Pictured above: Azalea Lehndorff, A Better World’s 100 Classrooms project manager and an alumnus of Burman University, was named to the Alberta Council for Global Cooperation’s Top 30 under 30 list recently.
By Ashli Barrett, Lacombe Globe
Azalea Lehndorff believes opportunity for younger generations is key to building a sustainable future.
To that end, the Burman University alumnus has spent the last eight years working to build 100 classrooms for children in Afghanistan with A Better World Canada – a mission which has landed her on the Alberta Council for Global Cooperation’s Top 30 under 30 list.
While she said being named to the list was an honour, the bigger achievement will be the completion of the project she helped start.
“We’ve been working on the project for eight years,” she said. “Our goal was to build 100 classrooms in Afghanistan and it’s really exciting because this year we’re going to be able to finish that.”
Having reached their goal of raising $1.3 million, the 100 Classrooms Project, which Lehndorff is the project manager for, has funded the builds for eight schools already, with construction on the final two having begun March 1.
It’s been quite the journey, but one that sits close to her heart.
Lehndorff grew up in a home where education wasn’t supported. At the age of 14, she left home with her sister and put herself through boarding high school. Eventually, she found herself in Lacombe attending Burman University as an undergrad.
“My big goal in pursuing education was to one day be able to go to medical school, but while I was an undergrad, I got this book about the needs in Afghanistan, how girls really want to go to school but have too many barriers in their way,” she said.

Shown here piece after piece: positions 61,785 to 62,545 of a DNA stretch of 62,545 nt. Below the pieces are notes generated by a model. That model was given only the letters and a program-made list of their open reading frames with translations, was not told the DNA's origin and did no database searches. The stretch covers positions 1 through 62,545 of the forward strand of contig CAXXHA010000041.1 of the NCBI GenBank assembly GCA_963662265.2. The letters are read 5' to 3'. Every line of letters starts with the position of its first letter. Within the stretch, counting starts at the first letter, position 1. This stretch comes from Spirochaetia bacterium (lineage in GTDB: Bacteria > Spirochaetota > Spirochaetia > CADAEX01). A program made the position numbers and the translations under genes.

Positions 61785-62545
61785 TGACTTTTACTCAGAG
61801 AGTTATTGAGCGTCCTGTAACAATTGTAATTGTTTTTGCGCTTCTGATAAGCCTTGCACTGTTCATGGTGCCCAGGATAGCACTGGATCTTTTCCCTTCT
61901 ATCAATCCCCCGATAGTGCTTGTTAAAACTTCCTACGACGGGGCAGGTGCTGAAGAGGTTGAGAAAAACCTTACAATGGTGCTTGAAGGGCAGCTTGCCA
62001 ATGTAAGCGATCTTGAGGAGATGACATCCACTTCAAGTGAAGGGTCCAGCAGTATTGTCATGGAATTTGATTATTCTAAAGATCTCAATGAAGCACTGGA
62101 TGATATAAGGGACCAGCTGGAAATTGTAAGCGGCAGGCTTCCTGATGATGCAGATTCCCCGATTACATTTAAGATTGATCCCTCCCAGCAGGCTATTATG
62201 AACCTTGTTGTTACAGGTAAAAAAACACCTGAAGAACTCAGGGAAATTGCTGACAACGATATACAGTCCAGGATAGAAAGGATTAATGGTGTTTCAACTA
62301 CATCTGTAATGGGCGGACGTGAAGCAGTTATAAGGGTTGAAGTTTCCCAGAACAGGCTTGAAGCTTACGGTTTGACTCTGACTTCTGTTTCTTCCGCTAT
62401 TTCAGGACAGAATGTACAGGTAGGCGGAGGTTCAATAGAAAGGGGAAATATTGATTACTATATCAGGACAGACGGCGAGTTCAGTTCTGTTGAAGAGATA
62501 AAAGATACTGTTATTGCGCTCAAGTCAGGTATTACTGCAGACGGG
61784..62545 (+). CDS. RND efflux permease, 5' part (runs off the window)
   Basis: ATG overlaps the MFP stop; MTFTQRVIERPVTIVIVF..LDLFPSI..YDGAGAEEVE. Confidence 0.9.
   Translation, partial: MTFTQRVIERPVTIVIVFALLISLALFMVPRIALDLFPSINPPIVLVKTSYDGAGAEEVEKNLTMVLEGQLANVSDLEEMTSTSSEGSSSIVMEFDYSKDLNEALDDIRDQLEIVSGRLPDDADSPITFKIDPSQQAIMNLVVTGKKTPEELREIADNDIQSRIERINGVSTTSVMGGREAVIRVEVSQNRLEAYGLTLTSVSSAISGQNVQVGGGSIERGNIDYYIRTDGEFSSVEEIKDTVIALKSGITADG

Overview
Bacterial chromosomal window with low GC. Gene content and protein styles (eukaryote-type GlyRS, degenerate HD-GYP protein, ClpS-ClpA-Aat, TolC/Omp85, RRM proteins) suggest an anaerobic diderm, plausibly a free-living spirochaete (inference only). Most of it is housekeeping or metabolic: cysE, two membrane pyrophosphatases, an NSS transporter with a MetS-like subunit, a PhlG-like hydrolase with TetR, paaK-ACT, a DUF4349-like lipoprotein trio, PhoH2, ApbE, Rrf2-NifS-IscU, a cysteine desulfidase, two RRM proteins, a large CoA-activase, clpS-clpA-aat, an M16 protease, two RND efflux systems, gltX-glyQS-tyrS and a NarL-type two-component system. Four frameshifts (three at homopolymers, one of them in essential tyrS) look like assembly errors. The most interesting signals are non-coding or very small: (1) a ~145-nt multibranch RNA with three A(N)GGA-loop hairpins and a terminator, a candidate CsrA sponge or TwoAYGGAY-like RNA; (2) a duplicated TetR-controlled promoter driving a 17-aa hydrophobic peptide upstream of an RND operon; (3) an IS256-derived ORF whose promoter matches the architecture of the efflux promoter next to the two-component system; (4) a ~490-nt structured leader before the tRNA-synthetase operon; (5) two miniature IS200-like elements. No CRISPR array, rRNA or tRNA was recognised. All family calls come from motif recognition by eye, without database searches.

“I really connected with that reality. I wanted to do something to help.”
Together with several other students, they began the 100 classrooms project in partnership with A Better World.
In 2010, the project officially got underway.
“The first visit was just to see if the goal was possible,” she said. “It was really overwhelming – you could see a school with 5,000 kids and they’re using tents and a bullet-riddled building which had been a military base for a school. Things like that really stuck in my mind from that first visit.”
Almost every year since, she’s been back in the country – including three months where she lived there – to help the project along. Over 15,000 students now attend classes in the schools she’s helped build.
While some might think the project faces opposition, based on the former oppressive regime of the Taliban, she says it’s not the case at all.
“People invite us into their communities. They want opportunities for their kids, for their daughters,” she said. “It’s been really exciting each year we go back because we’re seeing girls graduate from grade 12 for the first time in the schools we’ve built. Parents are supportive of their daughters getting an education, which not everyone knows is the reality.”
Providing safe spaces for that education has been key in parents allowing their children, especially girls, to attend school. Lehndorff says it’s a small part of the big picture, but is crucial in helping create a more sustainable future for those in the country.
“For a country like Afghanistan to have a prosperous future, they need security. They also need the younger generation to have opportunity,” she said. “When people have hope and opportunity in their future, they’re much less likely to get involved in extremist ideologies.”
Lehndorff hopes to travel to Afghanistan once more for the 100 Classrooms Project.
As for what’s to follow?
On a personal front, she’s going to finish medical school, then start a residency program. On a more global scale, she wants to put some of her medical skills to work on creating more sustainable change.
“I don’t know what my next move will be, but I’d like to direct my attention towards medical work in the future,” she said.
“I did go with A Better World over Christmas to Kenya and we did an assessment of a surgical program. That was really cool, so I’m thinking I’ll go down that road.”
Click here to view source